It's a common experience. The plane lands, the captain welcomes you to the destination and suggests you adjust your watch to the new timezone.
The thing is, I don't wear a watch. All I need to do once I've landed and the seatbelt sign is turned off is take my smartphone out of flight mode. It picks up the signal pretty quickly and I immediately know what the time is where I've landed.
I'm not a big fan of keeping my smartphone next to my bed, but when I need to wake up at a designated time, it's far more reliable than the old digital alarm clock. All it took was a flick in the power, or a kick of the lead, and the dreaded flashing red digits would confront my bleary eyes.
There's been a change in technology. Rechargeable batteries and 4G networks mean I can tap into a signal beyond me and I'm not caught out by my self-regulated attempts at trying to keep synced with the world around me.
The disposition of an alarm clock is one of being separated - once it loses power, it needs some serious outside help to re-create the illusion that it's a reliable source for tracking the time.
The disposition of a smartphone is one of being connected - sure, it might be offline once in a while, but once the choice is made to sync in with the network, it doesn't take long for it to fulfil it's desired function.
This technology change shifts our experience from a default of separation to a default of connection.
I need a technology change - an 'upgrade' if you will. Something on the inside needs to shift my settings from separation to connection. From an isolated, manually driven, unreliable, indication of what it means to be human, to an interconnected and consistent reflection of true human experience.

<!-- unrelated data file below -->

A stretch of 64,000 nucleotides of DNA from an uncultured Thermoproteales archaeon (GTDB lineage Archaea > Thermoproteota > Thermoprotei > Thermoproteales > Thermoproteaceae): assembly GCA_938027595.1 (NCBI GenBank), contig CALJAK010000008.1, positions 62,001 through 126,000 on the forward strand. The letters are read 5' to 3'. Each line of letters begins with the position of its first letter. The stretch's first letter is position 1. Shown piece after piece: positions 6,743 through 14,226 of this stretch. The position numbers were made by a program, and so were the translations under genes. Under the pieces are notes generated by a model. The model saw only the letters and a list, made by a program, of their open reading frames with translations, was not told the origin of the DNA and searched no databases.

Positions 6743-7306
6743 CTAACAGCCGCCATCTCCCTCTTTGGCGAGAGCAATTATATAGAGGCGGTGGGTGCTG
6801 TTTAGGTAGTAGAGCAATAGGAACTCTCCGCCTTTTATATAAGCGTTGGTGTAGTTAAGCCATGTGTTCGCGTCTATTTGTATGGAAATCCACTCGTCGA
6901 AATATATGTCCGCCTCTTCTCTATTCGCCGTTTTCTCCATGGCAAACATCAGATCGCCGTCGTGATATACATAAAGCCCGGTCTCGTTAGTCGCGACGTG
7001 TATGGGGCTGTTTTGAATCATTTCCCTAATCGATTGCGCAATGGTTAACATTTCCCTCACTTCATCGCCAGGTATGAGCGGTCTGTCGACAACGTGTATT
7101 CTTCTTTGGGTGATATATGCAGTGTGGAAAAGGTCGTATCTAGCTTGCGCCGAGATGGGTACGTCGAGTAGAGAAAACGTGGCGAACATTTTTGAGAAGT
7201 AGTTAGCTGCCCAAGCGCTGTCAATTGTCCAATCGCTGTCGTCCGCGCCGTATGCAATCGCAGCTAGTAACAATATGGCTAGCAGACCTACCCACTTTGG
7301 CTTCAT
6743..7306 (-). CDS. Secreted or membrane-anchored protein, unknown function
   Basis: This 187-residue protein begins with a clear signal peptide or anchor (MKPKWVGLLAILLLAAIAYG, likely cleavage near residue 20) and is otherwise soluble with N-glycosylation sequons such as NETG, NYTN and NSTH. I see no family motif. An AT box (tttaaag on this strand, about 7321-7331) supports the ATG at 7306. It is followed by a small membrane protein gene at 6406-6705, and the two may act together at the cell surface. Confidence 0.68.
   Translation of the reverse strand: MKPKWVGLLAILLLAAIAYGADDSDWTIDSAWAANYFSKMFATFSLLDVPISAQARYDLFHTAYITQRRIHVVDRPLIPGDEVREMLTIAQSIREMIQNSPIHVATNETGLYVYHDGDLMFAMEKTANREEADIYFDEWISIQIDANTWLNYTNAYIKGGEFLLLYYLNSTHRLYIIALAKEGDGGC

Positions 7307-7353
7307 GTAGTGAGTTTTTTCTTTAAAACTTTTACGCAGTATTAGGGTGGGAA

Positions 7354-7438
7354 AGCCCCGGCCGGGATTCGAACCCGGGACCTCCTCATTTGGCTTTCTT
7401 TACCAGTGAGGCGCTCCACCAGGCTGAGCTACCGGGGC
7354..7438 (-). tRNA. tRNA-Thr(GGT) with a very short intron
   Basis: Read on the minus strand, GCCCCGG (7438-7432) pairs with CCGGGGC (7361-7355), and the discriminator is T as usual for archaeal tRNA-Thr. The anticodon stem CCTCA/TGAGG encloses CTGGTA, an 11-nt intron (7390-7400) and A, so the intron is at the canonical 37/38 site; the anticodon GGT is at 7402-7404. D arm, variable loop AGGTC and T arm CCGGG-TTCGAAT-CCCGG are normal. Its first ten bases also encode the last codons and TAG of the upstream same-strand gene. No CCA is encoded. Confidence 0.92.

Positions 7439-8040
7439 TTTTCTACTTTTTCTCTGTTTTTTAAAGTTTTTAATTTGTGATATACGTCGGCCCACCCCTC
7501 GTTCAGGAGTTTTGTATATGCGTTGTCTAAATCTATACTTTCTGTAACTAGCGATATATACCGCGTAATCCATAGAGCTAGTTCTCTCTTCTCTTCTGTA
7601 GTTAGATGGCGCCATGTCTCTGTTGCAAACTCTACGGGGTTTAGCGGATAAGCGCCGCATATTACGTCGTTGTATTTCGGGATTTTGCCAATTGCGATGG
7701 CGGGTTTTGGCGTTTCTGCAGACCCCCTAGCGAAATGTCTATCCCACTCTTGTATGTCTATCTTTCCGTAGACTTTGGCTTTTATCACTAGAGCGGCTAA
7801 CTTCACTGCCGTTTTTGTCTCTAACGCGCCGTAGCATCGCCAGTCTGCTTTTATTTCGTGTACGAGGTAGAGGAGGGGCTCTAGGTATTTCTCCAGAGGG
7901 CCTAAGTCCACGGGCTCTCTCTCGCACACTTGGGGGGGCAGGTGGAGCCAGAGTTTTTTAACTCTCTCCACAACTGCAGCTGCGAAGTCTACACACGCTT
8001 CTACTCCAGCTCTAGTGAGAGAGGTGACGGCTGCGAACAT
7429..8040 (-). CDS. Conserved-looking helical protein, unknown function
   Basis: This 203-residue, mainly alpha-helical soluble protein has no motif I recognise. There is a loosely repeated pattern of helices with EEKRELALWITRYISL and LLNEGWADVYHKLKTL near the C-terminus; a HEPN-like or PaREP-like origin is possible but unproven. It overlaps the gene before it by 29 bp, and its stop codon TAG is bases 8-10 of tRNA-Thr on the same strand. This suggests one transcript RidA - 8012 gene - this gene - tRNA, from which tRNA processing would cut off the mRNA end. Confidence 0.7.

Sure, my battery might still go flat, or I might put myself in flight mode once in a while - but to have a disposition of being "connected" - that is a compelling reality to pursue.
The more I reflect on the death to life story - the more I can see that this sort of internal technology shift has already been made available to us.
This shift promises a change in our disposition from separation to connection - being in sync with who God actually is and what He's doing in this world. Jesus' death and resurrection is an invitation for us to live out the new disposition toward God, rather than living out a default setting that moves us away from Him.
Therefore, if anyone is united with the Anointed One, that person is a new creation. The old life is gone—and see—a new life has begun! - 2 Corinthians 5:17